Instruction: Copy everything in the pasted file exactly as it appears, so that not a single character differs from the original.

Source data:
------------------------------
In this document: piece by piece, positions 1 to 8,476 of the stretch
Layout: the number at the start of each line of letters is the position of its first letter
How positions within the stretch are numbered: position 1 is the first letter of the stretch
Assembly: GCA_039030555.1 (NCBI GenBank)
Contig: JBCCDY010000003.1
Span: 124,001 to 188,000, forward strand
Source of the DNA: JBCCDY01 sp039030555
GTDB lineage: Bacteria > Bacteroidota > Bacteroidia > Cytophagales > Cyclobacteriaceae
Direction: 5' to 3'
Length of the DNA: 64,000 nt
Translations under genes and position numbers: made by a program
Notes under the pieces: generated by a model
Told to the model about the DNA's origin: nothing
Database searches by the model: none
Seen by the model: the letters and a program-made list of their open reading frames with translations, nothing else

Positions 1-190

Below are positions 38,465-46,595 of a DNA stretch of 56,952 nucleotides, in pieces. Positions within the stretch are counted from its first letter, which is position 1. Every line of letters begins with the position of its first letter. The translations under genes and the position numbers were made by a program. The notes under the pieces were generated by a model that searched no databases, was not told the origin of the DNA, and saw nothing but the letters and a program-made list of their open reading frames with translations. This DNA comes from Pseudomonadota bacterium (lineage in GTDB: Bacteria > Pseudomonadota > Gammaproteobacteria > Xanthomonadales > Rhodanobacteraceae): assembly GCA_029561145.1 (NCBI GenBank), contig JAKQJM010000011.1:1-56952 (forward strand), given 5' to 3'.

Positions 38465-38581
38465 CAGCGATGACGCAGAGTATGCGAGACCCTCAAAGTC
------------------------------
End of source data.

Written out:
In this document: piece by piece, positions 1 to 8,476 of the stretch
Layout: the number at the start of each line of letters is the position of its first letter
How positions within the stretch are numbered: position 1 is the first letter of the stretch
Assembly: GCA_039030555.1 (NCBI GenBank)
Contig: JBCCDY010000003.1
Span: 124,001 to 188,000, forward strand
Source of the DNA: JBCCDY01 sp039030555
GTDB lineage: Bacteria > Bacteroidota > Bacteroidia > Cytophagales > Cyclobacteriaceae
Direction: 5' to 3'
Length of the DNA: 64,000 nt
Translations under genes and position numbers: made by a program
Notes under the pieces: generated by a model
Told to the model about the DNA's origin: nothing
Database searches by the model: none
Seen by the model: the letters and a program-made list of their open reading frames with translations, nothing else

Positions 1-190

Below are positions 38,465-46,595 of a DNA stretch of 56,952 nucleotides, in pieces. Positions within the stretch are counted from its first letter, which is position 1. Every line of letters begins with the position of its first letter. The translations under genes and the position numbers were made by a program. The notes under the pieces were generated by a model that searched no databases, was not told the origin of the DNA, and saw nothing but the letters and a program-made list of their open reading frames with translations. This DNA comes from Pseudomonadota bacterium (lineage in GTDB: Bacteria > Pseudomonadota > Gammaproteobacteria > Xanthomonadales > Rhodanobacteraceae): assembly GCA_029561145.1 (NCBI GenBank), contig JAKQJM010000011.1:1-56952 (forward strand), given 5' to 3'.

Positions 38465-38581
38465 CAGCGATGACGCAGAGTATGCGAGACCCTCAAAGTC